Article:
Meadow anemone


Meadow anemone (Anemone canadensis), as it's usually called in Illinois, is also known as Canadian anemone, windflower, or round-headed thimbleweed. A perennial wildflower of the Ranunculaceae (buttercup) family, it features dramatically jagged leaves on tall stalks. Small, usually-five-petaled white flowers with yellow centers appear in spring in mature plants and can last through summer. Native to the U.S. east of the Rockies, meadow anemone has disappeared from most southern and border states, is in critical status in much of the north, and is considered "vulnerable" in Illinois. So planting it supports a species that could use a little help.


Naturally often found on river or pond banks, this pretty wild buttercup tolerates varying sun and shade conditions, ideally a mix of both during the day, and in favorable conditions will form dense cover a foot or two tall, sometimes aggressively. I put it on a terrace below a cement sidewalk where other plants struggled, and it thrived despite (or maybe because of) constant runoff from the walk. Too-dense thickets can be thinned in the fall.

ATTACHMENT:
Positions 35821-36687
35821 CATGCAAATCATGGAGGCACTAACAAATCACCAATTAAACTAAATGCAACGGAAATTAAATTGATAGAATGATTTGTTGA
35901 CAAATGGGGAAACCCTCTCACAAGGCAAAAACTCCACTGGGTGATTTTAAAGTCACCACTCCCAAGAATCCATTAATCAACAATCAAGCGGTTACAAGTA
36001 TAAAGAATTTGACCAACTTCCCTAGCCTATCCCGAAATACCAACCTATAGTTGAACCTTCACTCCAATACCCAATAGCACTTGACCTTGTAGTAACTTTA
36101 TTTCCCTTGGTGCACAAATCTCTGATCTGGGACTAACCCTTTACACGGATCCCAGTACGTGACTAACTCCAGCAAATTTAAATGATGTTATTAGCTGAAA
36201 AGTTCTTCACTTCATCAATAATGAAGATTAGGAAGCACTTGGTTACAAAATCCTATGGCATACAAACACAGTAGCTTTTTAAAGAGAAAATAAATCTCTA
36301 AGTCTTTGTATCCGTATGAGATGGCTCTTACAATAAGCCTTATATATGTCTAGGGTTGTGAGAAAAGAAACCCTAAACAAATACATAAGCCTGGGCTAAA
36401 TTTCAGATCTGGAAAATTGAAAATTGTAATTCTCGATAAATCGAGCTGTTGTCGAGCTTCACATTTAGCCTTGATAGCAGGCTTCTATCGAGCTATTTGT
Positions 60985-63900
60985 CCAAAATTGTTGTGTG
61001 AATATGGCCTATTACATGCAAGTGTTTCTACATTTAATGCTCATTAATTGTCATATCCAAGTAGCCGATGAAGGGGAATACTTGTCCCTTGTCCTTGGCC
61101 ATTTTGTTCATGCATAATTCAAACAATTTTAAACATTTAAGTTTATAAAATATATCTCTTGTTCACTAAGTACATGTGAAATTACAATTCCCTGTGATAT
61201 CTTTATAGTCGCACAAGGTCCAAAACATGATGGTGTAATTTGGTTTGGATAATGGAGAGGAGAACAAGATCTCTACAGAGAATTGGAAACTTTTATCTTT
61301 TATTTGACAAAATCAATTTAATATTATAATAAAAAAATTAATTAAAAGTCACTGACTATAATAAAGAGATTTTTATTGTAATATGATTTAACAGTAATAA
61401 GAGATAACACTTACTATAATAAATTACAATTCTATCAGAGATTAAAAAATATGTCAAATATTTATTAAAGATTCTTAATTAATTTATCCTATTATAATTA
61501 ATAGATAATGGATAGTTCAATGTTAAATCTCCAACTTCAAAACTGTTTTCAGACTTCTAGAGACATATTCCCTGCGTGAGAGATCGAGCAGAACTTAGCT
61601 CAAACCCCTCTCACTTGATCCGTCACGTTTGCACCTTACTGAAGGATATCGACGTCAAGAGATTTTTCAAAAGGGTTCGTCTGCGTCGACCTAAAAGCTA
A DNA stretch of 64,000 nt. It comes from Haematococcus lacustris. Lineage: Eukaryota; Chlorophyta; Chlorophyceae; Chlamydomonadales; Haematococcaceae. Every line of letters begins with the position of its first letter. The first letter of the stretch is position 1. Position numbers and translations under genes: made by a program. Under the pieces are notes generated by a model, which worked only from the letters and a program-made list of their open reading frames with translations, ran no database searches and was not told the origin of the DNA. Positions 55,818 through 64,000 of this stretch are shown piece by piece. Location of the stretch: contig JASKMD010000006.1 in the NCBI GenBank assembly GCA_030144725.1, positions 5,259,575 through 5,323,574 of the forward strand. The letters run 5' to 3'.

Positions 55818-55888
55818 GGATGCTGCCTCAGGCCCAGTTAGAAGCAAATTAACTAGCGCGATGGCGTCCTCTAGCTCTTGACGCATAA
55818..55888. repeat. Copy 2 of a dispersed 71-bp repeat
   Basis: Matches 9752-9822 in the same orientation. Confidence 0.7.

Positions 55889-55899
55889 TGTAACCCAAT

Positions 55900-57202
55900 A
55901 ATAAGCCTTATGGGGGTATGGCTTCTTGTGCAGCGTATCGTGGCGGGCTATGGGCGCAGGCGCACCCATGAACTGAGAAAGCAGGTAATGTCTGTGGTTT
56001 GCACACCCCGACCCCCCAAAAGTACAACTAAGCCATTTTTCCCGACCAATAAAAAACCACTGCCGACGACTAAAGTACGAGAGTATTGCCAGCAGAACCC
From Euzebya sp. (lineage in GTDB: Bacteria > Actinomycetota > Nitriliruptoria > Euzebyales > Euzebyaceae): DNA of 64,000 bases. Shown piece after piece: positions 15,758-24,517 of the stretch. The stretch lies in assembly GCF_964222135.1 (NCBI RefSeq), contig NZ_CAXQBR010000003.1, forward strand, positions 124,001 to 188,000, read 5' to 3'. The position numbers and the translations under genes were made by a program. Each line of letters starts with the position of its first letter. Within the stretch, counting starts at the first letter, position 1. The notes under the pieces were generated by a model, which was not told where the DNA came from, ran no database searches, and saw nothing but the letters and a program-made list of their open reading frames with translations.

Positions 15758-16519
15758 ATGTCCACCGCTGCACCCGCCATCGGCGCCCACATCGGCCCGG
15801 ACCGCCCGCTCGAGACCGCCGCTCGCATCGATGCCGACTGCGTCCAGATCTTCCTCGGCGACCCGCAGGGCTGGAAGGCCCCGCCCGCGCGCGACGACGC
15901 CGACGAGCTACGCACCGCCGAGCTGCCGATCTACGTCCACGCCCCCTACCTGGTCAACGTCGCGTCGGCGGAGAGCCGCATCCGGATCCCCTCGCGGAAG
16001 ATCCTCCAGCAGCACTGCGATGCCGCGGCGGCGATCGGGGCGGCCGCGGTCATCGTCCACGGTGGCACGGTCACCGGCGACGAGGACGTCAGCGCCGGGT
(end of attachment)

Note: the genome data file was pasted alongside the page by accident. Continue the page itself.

Some large, impressive patches of this species are featured on the banks of the rain garden at the Daniel F. and Ada L. Rice Plant Conservation Science Center at the Chicago Botanic Garden.